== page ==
Saturday, May 15, 2010

CSB IST Study Comments 05-14-10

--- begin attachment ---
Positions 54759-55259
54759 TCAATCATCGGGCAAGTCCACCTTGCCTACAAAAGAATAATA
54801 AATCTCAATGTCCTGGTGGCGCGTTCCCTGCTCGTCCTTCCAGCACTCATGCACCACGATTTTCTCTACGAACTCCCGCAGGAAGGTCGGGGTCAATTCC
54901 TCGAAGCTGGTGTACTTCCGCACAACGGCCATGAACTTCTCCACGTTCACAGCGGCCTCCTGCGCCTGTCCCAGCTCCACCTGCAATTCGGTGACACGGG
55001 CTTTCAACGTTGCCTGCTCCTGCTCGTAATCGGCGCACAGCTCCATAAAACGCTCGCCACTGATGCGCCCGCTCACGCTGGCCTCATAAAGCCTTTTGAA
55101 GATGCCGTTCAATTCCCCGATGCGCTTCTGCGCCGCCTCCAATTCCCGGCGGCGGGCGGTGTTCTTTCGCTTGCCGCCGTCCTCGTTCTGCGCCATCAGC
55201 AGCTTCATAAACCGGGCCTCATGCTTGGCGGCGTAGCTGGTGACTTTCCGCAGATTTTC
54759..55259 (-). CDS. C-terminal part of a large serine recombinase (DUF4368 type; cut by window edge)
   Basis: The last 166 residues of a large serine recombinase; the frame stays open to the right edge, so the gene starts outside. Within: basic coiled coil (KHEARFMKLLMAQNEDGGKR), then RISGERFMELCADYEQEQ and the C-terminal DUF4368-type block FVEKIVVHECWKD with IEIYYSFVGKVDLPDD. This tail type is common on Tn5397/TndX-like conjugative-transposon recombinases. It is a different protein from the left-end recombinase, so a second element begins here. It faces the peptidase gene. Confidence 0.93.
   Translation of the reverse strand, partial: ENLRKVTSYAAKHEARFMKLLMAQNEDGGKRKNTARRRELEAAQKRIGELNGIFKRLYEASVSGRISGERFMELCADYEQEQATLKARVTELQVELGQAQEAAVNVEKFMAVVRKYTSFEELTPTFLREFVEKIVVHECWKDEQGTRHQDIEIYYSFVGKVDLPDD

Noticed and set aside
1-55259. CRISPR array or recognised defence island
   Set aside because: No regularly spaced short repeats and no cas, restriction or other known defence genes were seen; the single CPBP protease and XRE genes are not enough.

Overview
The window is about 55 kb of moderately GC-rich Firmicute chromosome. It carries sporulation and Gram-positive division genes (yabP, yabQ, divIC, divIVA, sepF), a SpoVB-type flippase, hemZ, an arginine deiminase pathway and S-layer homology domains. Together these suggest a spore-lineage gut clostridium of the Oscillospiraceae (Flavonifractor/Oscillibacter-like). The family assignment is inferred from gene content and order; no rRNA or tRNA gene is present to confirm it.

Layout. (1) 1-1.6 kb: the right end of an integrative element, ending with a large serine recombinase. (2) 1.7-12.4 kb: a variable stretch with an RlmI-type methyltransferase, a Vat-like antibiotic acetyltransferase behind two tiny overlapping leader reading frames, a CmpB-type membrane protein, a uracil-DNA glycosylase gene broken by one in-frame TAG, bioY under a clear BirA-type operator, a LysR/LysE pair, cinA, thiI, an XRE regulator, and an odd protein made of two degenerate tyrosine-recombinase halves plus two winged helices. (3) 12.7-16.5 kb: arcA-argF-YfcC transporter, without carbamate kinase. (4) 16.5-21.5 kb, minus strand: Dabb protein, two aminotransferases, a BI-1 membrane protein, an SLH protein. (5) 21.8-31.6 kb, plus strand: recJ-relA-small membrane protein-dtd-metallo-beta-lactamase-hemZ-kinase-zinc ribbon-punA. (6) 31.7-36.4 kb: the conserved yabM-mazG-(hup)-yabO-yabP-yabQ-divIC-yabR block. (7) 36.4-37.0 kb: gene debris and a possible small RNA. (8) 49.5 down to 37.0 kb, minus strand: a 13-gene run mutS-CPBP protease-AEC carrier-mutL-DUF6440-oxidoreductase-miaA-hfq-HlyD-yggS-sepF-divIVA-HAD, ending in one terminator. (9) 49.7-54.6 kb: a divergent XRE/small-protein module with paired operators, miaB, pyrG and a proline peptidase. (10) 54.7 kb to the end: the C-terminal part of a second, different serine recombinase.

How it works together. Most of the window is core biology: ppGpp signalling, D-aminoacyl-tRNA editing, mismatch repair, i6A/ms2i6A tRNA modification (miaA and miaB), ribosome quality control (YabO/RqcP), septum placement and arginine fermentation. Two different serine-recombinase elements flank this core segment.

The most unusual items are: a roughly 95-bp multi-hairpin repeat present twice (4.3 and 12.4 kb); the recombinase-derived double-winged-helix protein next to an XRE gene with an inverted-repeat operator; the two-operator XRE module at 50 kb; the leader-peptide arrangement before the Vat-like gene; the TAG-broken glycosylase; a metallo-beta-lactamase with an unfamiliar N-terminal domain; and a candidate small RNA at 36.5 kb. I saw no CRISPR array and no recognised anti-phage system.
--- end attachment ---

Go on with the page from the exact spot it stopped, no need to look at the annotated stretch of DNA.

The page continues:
On Friday the Chemical Safety Board (CSB) posted a new document link to their Open Government web page to replace the two earlier documents that provided copies of comments that they had received about their proposal for a National Academy of Sciences study of the use of methyl isocyanate at the Bayer CropScience facility outside of Institute, WV. The purpose of that study is to determine if it is possible to use an inherently safer technology (IST) technique to further reduce or eliminate the storage of MIC at that facility. The Politics of the Study While Congress tasked the CSB to specifically look at the Bayer situation, the CSB formulated their proposal to first have the NAS investigation establish a methodology for evaluating IST techniques. In the long run, this methodology will probably be more politically significant than the application of that method to the CropScience facility. This is especially true as Congress continues to consider as part of the permanent authorization of the CFATS process requiring high-risk chemical facilities to conduct their own IST evaluation. This political situation is certainly reflected in the variety of organizations that contributed to the 28 responses contained in this document. Only four of the comments come from the immediately affected West Virginia community and this includes the Bayer response. Most of the remaining comments come from organizations from both sides of the IST political debate. As I noted in an earlier blog, this is not only appropriate given the proposed scope of the study, but politically important. A rigorously developed methodology for evaluating the relative effectiveness of IST technique that takes into account both the technical and financial issues will go a long way in refining the debate on the IST in CFATS debate. Combined with the soon to be released science-based definition of IST from the Center for Chemical Process Safety (CCPS) this study should provide a detailed, practical basis for the political discussion so that it can move beyond the current philosophical realm; there being no potential short-term resolution to the philosophical differences between the two sides. Study Design CSB now has the difficult task of formulating their formal requirements for this study. They must take into account the issues identified in the conflicting comments received from the larger community as well as the separate requirements of the local issues at the Bayer facility. It might actually be best if they task the NAS with establishing two separate panels. The first would be tasked with the methodology development task while the second would be responsible for implementing that methodology on the specific facts associated with the Bayer CropScience facility. The first panel would have technical experts from academia and organizations like CCPS. Organizations on both sides of the political debate should also provide technical representation on this panel. Additionally, this panel should include some representation that could specifically address the financial analysis questions that will inevitably need to be addressed in the methodology. The second panel would need to be more focused on the specific needs of the local debate. The bulk of the panel would again be technical experts without a specific interest in the local situation. The panel should also include representatives from Bayer, the local government, and the local community advocacy groups. The Way Forward What is not yet clear is how the CSB intends to handle further public discussion of this study formulation process. One school of thought would have the CSB provide a copy of the final draft proposal for additional public comment; roughly the equivalent of posting a ‘final rule’ in the Federal Register. This would be a formal recognition of the political nature of this proposed study. Those that would look at this as a strictly scientific endeavor would note that CSB has already provided more than enough public comment opportunities and further delay would serve no legitimate purpose. I tend to fall more into the middle ground. While I think that further debate might be beneficial, I think that the political need for the IST evaluation methodology is so great that further delays for more discussion is not warranted. I would like to see the CSB post a copy of the formal study requirements on their web site when they send it to the NAS. This would allow for a parallel political discussion to take place while the formal study gets under way.

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